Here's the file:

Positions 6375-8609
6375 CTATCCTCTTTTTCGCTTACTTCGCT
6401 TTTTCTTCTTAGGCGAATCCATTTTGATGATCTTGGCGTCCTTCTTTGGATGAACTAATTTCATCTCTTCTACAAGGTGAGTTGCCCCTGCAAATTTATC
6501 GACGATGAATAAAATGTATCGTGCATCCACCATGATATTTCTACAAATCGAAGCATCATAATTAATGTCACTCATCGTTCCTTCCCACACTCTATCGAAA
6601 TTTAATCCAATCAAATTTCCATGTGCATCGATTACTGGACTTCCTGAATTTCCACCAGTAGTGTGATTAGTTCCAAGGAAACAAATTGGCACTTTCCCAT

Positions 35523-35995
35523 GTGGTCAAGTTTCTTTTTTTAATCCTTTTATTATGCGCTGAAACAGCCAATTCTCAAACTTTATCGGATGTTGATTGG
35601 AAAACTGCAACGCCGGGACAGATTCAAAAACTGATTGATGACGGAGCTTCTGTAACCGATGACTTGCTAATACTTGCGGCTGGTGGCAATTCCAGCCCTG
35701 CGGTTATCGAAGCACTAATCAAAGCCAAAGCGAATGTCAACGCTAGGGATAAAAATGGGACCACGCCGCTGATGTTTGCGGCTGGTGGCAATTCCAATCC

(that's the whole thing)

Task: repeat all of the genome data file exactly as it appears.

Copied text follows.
Positions 6375-8609
6375 CTATCCTCTTTTTCGCTTACTTCGCT
6401 TTTTCTTCTTAGGCGAATCCATTTTGATGATCTTGGCGTCCTTCTTTGGATGAACTAATTTCATCTCTTCTACAAGGTGAGTTGCCCCTGCAAATTTATC
6501 GACGATGAATAAAATGTATCGTGCATCCACCATGATATTTCTACAAATCGAAGCATCATAATTAATGTCACTCATCGTTCCTTCCCACACTCTATCGAAA
6601 TTTAATCCAATCAAATTTCCATGTGCATCGATTACTGGACTTCCTGAATTTCCACCAGTAGTGTGATTAGTTCCAAGGAAACAAATTGGCACTTTCCCAT

Positions 35523-35995
35523 GTGGTCAAGTTTCTTTTTTTAATCCTTTTATTATGCGCTGAAACAGCCAATTCTCAAACTTTATCGGATGTTGATTGG
35601 AAAACTGCAACGCCGGGACAGATTCAAAAACTGATTGATGACGGAGCTTCTGTAACCGATGACTTGCTAATACTTGCGGCTGGTGGCAATTCCAGCCCTG
35701 CGGTTATCGAAGCACTAATCAAAGCCAAAGCGAATGTCAACGCTAGGGATAAAAATGGGACCACGCCGCTGATGTTTGCGGCTGGTGGCAATTCCAATCC